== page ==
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  • Handheld mineral analyzer employs XRD and XRF

Industrial Photonics
Apr 2014
LEICESTER, England – Efforts are under way to develop a handheld mineral analyzer for mining applications – the first of its kind.

Allowing for rapid mineral identification and quantification in the field through a combination of x-ray diffraction (XRD) and x-ray fluorescence (XRF), the instrument will be created through a collaborative project between the University of Leicester’s Space Research Center (SRC) and Bruker Elemental.

The addition of XRD capability is an improvement upon current XRF instruments, which sell thousands of units globally each year. The instrument is expected to weigh 1.5 kg and be able to analyze mining samples for mineral content within one to two minutes. There is no need for sample preparation – an unprecedented feature of XRD equipment.

A rock specimen mounted for analysis. Photo courtesy of Dr. Graeme M. Hansford.

“It’s very fulfilling for me to see the development of this novel XRD technique from initial conception through theoretical calculations and modeling to experimental demonstration,” said Dr. Graeme Hansford of the SRC, project leader. “The next step is to develop the commercial potential, and I’m very excited to be working with Bruker Elemental on the development of a handheld instrument.”

Hansford originally conceived of the XRD technique in early 2010 when trying to figure out how to apply the technology in space without sample preparation.

“In many cases, this system will provide information on the crystallography of the sample in addition to the elemental analysis,” said Alexander Seyfarth, senior product manager at Bruker Elemental.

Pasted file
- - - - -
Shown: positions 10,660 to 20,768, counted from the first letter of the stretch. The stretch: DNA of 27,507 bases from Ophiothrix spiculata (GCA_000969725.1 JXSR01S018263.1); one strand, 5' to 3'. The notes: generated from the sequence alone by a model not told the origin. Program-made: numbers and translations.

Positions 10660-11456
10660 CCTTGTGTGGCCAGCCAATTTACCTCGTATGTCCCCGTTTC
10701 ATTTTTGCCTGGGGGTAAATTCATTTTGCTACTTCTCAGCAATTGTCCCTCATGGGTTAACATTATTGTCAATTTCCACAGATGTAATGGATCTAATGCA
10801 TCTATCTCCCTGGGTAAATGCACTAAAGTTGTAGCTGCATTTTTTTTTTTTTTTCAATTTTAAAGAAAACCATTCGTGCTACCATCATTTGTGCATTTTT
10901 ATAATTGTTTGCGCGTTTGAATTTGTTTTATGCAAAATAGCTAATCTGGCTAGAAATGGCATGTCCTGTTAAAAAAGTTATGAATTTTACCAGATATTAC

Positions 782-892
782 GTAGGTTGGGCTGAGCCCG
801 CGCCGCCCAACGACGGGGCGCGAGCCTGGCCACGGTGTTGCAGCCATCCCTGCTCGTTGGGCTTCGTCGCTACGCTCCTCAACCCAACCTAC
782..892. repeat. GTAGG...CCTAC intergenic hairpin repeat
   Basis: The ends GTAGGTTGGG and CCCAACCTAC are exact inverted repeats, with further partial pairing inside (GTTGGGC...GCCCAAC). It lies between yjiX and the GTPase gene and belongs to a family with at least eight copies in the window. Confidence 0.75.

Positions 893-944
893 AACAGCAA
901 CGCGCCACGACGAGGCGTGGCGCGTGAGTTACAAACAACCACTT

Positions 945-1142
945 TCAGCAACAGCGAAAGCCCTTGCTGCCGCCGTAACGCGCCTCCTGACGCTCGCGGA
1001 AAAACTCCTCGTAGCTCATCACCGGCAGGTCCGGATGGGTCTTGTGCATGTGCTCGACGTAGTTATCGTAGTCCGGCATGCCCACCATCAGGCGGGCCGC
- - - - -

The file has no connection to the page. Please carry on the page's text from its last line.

Next, the project will focus on developing and testing the methodology using samples that are representative of real-world problems encountered in mining, such as determining the relative amounts of iron oxide materials in ore samples. The SRC and Bruker will develop a handheld prototype to demonstrate the technology’s efficiency in the field.

An optical device, such as a Nicol prism, capable of producing plane-polarized light, and used for detecting the effect of the object on plane-polarized light produced by the polarizer.
The analysis of the atomic structures within crystals by means of x-ray diffraction.
As a wavefront of light passes by an opaque edge or through an opening, secondary weaker wavefronts are generated, apparently originating at that edge. These secondary wavefronts will interfere with the primary wavefront as well as with each other to form various diffraction patterns.  
1. In raster scan television, one of the two scans that are interlaced to make up a frame. 2. See field of view.
The emission of light or other electromagnetic radiation of longer wavelengths by a substance as a result of the absorption of some other radiation of shorter wavelengths, provided the emission continues only as long as the stimulus producing it is maintained. In other words, fluorescence is the luminescence that persists for less than about 10-8 s after excitation.
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